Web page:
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‘Throwing Stones’ Aims at Web

**BMN Exclusive**

What if The Breakfast Club got a lot darker? You’d have Throwing Stones, a new teen horror web series from the minds of Bart D. Van Hammel and Jason A. Wheeler.

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Throwing Stones is an upcoming (5) part teen horror web series just finished filming in Dallas, Texas that stars Lindsay Seidel (The Final), Cherami Leigh (The Mist, Fast Food Nation, HBO’s Temple Grandin), Rebekah Kennedy (upcoming horror features House Hunting, Blood is Blood), Kayla Carlyle (From the Dark), Chad Cox (Powder, ER, The Good Guys) and more.

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When a group of high schoolers have to attend Saturday School they must work together to overcome their differences in over to survive when students end up missing.  The concept of Throwing Stones derives from the sociologist theory on broken windows.  A broken window is left unfixed in a neighborhood; it signals to that community it’s acceptable for that type of behavior to take place. These ideas compound until the neighborhood becomes decayed and unable to achieve its past grander.  Now apply the theory to schools and replace broken windows with broken students, and now you have one hell of horror ride as the antagonist eliminates the unacceptable element that walk the halls of Blair High School.

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In a few weeks, video yearbook diaries will slowly be made available for the viewers to unlock so they can learn more about each character before the web series begins. When Assistant Principal Beckett set out to focus on fixing the “Broken Windows” of Blair High, as an administrator he had a good idea of who to add to his list. However, when the journalism class set out to create a video yearbook for the school – he used them to explore further into the Blair student body to not only reaffirm that his targets were in fact correct, but he also discovered some students who had been flying under the radar and added them to his Saturday School agenda.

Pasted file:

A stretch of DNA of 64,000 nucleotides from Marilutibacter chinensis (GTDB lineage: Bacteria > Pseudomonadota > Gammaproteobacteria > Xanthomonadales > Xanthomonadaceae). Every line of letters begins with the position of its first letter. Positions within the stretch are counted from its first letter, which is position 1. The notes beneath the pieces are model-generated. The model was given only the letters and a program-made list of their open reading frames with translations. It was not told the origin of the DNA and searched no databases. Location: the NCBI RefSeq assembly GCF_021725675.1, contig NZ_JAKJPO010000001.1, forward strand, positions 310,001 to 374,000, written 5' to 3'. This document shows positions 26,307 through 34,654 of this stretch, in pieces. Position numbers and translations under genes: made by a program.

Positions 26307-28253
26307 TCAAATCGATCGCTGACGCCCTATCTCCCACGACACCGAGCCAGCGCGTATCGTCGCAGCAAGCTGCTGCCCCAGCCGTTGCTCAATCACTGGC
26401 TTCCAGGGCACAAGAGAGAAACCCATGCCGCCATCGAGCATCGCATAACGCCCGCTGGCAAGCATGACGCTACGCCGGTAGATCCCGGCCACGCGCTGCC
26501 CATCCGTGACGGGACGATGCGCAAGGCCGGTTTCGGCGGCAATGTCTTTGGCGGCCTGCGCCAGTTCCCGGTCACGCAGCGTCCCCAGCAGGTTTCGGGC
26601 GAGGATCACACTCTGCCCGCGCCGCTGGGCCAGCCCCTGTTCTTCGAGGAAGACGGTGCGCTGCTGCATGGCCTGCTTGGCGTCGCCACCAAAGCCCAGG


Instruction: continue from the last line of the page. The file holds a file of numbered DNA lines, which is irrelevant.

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For more info on the teen horror web series, check out their website, www.throwingstoneswebseries.com, follow them on Twitter, as well as Facebook.

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Although Throwing Stones doesn’t premiere until later this Fall, BMN got a chance to sit down and ask the creators, Bart and Jason, a few questions.

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BMN:  Where did the idea for Throwing Stones come from?

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Bart: We met teaching school together.  In that profession you can quickly see so many teachers stop caring because of how the administration handles things with the students.  It became the whole, “What’s the point,” kind of thing.  We always talked about how these certain kids always seemed to get away with everything.  For example – all the teachers in the school knew this one kid known as the so-called “star” football player.  Now, this kid failed every class – and bad.  All of his teachers were pressured by the coaches and the admin to pass him because football was his only ticket in life sorta thing.  But this kid threatened teachers by saying things like, “I’m gonna put my fist through the back of your skull.”